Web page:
I have a Nook Color and I have had loads of fun modding it. From basic rooting to Froyo, CM7, and Honeycomb, there are several options available now for those wanting to transform it from a tablet-esque eReader into a $250 entry level Android tablet. These operations range from simple to somewhat advanced, so I understand that some people are going to be a little intimidated by the prospect of hacking an expensive device.
What is Google eBooks?
Google unveiled its long-awaited eBook store this morning. What makes it different from, say, the Amazon eBook store? Well, sheer selection of titles for one: Google's eBooks has debuted with over 3 million pieces of literature to choose from - including a vast library of free and public domain materials, many of which you won't find anywhere else (trust me). It would appear Google's massive digitalization efforts have paid off.
Details are stupidly scarce on this right now - there isn't even an XDA thread, and Google's not showing any hits either - but YouTube user jacememes has uploaded a video of a NOOKcolor running an Android 2.2.1 AOSP (Android open source project) build. That's certainly a fast turnaround time, given that the device was just rooted a few days ago.
The video was shot with an Android phone, so it's not the best quality, but it's more than enough to show what it needs to.
Building on the strength of the growing e-Reader market, bookstore giant Barnes & Noble has just formally unveiled its latest device: the NOOKcolor. Rumoured for some time now, but never offering much in the way of solid details, the covers are now off this full-color touchscreen device.
Hard internal specs are still few and far between, but in the case of an e-Reader one thing matters most: the screen. Thankfully B&N has seen fit to equip the NOOKcolor with a high resolution 1024x600 7" IPS display.
Barnes & Noble has already shown great interest in the Android platform by choosing it to run on their own e-reader, and this relationship continues to grow. B&N has just released Nook For Android, a full-featured app that includes access to their e-book store.
With plenty of e-reader applications on the Market already (including Nook’s main rival, Kindle) this may seem like overkill. However, the LendMe feature, which allows users to lend their e-books to friends for short periods of time, may be enough for some to make the switch.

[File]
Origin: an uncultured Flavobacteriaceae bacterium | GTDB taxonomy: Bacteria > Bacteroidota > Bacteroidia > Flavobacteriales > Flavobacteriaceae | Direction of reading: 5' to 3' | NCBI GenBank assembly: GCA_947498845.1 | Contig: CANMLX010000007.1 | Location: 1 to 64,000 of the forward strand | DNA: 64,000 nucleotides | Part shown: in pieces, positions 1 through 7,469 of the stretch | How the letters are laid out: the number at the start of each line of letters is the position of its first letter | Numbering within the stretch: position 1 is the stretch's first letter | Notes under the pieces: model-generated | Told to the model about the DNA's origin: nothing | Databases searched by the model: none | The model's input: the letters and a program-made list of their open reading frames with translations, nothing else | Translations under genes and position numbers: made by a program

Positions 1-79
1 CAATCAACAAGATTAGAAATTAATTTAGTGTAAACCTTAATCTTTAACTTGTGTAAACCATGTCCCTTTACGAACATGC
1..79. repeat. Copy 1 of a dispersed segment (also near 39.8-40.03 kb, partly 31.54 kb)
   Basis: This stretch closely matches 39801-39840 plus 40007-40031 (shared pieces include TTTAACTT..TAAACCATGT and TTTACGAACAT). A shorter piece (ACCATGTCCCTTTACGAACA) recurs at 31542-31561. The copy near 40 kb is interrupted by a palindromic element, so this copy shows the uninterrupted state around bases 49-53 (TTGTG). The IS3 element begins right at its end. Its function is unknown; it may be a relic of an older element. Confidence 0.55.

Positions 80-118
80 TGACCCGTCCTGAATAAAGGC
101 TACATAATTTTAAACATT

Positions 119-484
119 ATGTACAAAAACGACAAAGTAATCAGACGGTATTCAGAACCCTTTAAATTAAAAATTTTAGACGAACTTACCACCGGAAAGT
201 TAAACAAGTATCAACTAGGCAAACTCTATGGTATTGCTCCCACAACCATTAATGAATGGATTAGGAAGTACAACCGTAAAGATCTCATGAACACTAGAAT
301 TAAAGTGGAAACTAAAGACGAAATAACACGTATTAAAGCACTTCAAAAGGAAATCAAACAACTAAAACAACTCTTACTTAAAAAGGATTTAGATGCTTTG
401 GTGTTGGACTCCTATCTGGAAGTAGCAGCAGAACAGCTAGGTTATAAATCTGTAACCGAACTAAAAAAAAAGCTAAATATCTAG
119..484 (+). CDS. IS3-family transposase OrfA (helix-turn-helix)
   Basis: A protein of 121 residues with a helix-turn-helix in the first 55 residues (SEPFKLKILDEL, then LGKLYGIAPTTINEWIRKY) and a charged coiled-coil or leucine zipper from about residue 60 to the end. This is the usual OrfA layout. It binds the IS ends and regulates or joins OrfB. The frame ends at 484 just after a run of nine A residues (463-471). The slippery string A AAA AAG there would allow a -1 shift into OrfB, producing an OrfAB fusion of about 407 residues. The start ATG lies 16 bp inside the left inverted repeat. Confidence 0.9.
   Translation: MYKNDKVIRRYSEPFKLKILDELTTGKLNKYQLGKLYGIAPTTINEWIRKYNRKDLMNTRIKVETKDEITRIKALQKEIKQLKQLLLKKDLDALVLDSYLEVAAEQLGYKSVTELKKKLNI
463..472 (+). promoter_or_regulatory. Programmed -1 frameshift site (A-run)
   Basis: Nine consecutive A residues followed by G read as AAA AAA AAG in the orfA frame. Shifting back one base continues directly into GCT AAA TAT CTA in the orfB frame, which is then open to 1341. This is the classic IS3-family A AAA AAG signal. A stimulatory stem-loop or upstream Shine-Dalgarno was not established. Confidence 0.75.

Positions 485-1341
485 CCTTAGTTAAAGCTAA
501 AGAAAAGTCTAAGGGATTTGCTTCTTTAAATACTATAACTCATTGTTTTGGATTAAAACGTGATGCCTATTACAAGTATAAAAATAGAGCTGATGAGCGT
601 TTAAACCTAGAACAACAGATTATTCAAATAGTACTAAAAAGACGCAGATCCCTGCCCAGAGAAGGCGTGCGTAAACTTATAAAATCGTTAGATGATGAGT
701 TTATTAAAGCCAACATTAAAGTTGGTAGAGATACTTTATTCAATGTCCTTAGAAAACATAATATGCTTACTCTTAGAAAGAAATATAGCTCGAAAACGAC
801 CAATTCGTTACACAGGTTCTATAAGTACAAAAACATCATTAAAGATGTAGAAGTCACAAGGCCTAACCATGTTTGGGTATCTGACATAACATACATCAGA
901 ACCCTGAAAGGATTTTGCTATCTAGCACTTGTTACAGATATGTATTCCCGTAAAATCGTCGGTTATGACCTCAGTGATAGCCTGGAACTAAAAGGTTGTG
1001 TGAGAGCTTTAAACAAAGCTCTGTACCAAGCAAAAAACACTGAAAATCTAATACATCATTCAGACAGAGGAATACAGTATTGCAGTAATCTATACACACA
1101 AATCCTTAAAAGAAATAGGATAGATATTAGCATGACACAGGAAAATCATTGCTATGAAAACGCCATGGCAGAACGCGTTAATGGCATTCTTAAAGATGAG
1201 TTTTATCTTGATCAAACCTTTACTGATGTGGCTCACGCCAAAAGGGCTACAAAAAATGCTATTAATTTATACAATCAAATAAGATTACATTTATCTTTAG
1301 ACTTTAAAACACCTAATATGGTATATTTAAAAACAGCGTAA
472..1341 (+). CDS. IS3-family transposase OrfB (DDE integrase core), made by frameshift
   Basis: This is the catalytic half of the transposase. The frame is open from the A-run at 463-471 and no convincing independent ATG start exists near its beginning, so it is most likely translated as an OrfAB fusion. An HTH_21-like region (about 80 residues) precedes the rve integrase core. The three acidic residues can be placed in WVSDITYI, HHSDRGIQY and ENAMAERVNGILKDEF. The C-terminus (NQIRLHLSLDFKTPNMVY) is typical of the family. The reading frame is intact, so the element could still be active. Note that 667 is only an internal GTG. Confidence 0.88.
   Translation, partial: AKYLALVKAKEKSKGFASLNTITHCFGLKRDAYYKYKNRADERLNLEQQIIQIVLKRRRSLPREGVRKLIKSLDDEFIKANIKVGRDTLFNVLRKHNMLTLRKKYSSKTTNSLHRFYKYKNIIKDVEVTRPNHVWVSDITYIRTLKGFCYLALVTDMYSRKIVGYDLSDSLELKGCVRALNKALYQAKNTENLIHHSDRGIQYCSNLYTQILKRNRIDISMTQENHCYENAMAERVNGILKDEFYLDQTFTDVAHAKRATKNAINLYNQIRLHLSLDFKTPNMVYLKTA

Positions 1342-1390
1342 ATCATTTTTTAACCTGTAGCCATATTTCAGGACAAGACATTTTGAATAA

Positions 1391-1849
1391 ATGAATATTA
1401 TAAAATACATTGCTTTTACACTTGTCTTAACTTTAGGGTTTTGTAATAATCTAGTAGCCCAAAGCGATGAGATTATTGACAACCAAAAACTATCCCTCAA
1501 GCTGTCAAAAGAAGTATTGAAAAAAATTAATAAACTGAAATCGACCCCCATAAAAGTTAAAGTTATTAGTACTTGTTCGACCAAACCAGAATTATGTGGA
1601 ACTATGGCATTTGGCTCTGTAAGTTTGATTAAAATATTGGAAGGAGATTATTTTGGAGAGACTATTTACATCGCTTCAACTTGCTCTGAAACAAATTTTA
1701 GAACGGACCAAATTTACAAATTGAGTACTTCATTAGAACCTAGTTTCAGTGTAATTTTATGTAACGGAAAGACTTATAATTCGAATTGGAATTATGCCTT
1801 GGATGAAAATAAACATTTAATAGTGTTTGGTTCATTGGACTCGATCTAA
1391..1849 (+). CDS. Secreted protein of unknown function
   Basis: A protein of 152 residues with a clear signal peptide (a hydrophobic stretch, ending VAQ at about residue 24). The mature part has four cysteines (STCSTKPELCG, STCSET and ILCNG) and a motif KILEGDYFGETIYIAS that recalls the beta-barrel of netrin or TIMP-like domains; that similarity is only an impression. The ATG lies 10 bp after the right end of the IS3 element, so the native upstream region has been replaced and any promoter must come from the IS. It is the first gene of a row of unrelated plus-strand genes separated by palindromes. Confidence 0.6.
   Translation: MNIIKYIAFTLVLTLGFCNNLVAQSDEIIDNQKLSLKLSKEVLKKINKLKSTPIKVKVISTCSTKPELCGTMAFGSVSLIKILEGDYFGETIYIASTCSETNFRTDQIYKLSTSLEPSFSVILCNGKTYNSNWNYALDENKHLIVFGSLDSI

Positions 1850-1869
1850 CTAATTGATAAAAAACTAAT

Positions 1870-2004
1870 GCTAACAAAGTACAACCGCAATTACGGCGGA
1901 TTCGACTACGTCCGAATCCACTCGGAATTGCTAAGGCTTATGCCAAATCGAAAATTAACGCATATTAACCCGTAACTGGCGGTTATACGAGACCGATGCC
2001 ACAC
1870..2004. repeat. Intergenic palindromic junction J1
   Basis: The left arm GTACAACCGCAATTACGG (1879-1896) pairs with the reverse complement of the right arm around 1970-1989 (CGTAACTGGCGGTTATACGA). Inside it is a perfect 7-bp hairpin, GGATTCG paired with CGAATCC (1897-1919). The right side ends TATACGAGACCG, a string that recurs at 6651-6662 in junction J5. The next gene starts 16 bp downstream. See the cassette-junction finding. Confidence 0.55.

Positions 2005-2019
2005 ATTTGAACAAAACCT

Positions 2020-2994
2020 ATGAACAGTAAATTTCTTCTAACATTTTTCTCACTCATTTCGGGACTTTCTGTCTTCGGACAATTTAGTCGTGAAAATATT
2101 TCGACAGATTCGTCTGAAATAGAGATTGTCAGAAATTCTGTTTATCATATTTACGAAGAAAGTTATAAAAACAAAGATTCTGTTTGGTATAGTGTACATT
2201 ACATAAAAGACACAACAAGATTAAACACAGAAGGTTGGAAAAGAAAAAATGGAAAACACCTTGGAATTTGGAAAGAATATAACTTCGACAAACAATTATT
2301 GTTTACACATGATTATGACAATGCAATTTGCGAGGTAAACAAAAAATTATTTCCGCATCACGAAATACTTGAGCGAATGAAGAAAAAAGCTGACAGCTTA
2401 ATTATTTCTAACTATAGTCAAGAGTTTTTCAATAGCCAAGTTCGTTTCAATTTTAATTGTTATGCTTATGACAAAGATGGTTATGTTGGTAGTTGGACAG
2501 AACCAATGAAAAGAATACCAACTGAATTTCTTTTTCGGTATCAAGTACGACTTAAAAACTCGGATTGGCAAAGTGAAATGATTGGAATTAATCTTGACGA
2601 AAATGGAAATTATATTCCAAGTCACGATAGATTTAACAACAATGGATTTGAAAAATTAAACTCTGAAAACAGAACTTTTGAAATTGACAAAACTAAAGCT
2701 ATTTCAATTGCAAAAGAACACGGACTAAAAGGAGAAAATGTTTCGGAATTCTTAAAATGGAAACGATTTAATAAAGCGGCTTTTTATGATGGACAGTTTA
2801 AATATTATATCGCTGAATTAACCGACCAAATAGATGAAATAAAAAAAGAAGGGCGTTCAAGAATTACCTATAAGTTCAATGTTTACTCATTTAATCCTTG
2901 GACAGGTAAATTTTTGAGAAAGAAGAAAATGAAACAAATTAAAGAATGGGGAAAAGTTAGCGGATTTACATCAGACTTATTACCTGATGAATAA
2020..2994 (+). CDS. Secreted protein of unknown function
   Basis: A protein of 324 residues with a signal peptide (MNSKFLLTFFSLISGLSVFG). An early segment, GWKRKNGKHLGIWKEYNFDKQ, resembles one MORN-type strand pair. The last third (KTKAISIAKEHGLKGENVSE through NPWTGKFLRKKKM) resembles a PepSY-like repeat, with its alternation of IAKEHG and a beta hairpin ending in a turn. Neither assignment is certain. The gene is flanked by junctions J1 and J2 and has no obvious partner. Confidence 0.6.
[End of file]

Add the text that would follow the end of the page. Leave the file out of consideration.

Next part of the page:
Barnes & Noble has announced a new, Wi-Fi only, version of the Nook today, offering a lower introductory price point next to the more expensive 3G model.
Available to buy from today, the new Wi-Fi model is available for just $149, over $100 cheaper than the original price of the 3G model. For that price, you’re still getting what’s essentially the same Nook as before, just without the 3G internet connection.
Barnes & Nobles Nook - one of the better eReaders out there and a direct competitor to Amazon's Kindle lineup, is now available for order on Bestbuy.com and 1,070 brick and mortar Best Buy stores.
Previously, you could only order the Nook from Barnes & Nobles stores and website.
The price still sits at $259 but those Nook seekers who are Best Buy Rewards members or don't have B&N stores locally will find this announcement helpful.
Last year was definitely the year of the Kindle - we've seen a whole new generation of eBook readers come out, finally making this gadget category popular. To help you navigate the eBook reader waters, we spent the last few days compiling a table comparing some of the biggest eReader devices:
- Spring Design Alex
- Barnes & Noble Nook
- Amazon Kindle 2
- Amazon Kindle DX
If a category has a winner, it is highlighted in bold (in some cases there could be more than one winner).